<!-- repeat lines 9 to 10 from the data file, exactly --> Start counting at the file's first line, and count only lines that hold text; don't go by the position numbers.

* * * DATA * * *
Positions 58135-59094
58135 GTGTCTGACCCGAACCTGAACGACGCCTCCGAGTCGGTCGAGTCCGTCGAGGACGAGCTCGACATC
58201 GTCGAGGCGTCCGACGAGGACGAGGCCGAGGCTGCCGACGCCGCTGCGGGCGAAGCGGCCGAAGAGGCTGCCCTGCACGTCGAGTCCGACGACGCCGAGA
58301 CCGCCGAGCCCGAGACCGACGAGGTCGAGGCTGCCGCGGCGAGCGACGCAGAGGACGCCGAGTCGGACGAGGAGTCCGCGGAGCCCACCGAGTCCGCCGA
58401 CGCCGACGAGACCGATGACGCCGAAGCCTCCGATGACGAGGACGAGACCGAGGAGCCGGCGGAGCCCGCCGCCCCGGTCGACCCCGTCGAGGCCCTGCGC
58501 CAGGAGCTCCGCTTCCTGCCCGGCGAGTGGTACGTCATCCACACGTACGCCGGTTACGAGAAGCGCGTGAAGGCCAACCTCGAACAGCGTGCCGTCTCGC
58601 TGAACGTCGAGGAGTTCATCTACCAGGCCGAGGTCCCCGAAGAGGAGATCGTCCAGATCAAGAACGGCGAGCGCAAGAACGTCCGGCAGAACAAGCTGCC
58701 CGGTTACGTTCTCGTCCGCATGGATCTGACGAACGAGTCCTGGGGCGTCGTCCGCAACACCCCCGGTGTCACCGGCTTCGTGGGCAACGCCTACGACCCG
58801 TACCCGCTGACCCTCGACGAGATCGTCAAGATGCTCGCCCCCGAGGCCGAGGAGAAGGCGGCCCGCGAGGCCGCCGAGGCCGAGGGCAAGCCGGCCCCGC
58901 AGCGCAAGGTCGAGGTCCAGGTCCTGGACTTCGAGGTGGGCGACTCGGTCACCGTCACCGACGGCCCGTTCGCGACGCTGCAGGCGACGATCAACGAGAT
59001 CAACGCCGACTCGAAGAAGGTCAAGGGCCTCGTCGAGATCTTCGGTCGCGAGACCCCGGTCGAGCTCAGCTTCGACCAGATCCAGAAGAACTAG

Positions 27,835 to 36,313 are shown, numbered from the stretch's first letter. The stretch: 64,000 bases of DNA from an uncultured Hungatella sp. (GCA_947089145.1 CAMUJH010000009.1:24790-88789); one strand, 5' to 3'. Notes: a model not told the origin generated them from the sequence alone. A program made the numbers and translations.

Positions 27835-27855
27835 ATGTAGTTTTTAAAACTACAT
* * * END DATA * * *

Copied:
58801 TACCCGCTGACCCTCGACGAGATCGTCAAGATGCTCGCCCCCGAGGCCGAGGAGAAGGCGGCCCGCGAGGCCGCCGAGGCCGAGGGCAAGCCGGCCCCGC
58901 AGCGCAAGGTCGAGGTCCAGGTCCTGGACTTCGAGGTGGGCGACTCGGTCACCGTCACCGACGGCCCGTTCGCGACGCTGCAGGCGACGATCAACGAGAT